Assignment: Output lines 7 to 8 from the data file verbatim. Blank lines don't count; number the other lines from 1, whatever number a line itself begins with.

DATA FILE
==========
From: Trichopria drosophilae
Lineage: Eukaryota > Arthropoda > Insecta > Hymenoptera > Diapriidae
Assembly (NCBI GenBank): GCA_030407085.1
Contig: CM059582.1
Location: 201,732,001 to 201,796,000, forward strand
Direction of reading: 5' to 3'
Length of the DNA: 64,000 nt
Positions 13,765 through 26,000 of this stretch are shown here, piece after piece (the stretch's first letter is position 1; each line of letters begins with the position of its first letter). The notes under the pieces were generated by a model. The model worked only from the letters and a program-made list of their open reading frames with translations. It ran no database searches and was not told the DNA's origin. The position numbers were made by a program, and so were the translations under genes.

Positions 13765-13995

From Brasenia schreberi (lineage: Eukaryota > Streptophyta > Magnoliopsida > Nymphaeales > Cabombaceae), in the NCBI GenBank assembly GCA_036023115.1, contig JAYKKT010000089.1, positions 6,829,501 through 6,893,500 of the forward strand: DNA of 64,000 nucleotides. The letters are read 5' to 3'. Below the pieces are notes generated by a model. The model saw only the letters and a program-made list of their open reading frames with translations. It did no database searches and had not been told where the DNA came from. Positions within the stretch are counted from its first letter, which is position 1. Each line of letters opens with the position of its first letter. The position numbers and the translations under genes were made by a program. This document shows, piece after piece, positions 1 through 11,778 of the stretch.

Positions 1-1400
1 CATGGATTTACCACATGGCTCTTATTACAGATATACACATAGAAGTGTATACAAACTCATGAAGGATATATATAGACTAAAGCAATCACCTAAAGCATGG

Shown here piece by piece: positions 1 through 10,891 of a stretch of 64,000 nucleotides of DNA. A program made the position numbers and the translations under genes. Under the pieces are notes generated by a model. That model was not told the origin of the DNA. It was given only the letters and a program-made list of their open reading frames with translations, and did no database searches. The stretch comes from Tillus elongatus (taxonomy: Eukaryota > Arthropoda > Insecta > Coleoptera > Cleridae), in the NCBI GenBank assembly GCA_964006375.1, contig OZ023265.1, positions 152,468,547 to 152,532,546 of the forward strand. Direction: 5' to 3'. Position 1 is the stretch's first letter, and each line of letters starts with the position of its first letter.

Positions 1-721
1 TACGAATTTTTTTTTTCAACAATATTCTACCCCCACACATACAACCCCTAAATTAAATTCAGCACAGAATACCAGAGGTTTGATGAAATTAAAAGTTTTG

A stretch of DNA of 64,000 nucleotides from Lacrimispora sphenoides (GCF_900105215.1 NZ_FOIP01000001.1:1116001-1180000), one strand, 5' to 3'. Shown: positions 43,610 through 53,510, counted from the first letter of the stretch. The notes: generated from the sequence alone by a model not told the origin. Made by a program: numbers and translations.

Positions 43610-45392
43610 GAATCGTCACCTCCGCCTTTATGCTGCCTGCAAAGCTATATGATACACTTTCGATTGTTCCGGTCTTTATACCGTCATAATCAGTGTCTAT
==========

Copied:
Length of the DNA: 64,000 nt
Positions 13,765 through 26,000 of this stretch are shown here, piece after piece (the stretch's first letter is position 1; each line of letters begins with the position of its first letter). The notes under the pieces were generated by a model. The model worked only from the letters and a program-made list of their open reading frames with translations. It ran no database searches and was not told the DNA's origin. The position numbers were made by a program, and so were the translations under genes.